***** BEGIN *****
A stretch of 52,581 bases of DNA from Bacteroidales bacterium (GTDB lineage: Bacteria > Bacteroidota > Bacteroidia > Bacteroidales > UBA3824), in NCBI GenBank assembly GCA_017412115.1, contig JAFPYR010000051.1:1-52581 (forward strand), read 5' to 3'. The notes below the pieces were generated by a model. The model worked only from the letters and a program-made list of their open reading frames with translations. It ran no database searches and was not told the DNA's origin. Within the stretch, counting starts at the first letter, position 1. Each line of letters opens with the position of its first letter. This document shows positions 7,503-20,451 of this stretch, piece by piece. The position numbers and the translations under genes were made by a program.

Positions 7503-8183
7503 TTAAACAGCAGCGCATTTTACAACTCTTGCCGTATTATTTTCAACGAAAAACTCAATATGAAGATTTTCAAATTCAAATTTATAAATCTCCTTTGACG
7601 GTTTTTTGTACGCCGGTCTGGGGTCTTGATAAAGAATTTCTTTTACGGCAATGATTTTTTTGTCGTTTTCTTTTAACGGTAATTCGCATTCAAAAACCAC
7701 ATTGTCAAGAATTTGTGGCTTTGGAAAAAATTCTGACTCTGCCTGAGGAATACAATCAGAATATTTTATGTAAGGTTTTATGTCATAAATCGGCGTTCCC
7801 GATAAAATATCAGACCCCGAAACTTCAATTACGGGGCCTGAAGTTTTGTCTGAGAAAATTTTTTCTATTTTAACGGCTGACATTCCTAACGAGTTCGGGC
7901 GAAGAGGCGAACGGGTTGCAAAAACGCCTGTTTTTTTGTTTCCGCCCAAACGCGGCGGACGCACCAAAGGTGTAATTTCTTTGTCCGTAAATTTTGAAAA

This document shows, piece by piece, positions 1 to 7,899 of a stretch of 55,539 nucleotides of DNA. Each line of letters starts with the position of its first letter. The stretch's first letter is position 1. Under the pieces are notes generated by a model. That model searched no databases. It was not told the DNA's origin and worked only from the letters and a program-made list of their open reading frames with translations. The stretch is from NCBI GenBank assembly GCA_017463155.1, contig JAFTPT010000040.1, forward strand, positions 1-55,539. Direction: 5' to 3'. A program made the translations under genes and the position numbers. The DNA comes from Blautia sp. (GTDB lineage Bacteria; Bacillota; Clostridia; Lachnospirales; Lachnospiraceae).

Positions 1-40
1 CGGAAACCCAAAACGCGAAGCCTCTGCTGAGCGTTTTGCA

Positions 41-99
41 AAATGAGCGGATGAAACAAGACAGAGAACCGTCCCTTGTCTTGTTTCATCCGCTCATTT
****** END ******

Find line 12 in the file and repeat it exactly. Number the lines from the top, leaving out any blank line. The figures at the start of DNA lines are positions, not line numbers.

41 AAATGAGCGGATGAAACAAGACAGAGAACCGTCCCTTGTCTTGTTTCATCCGCTCATTT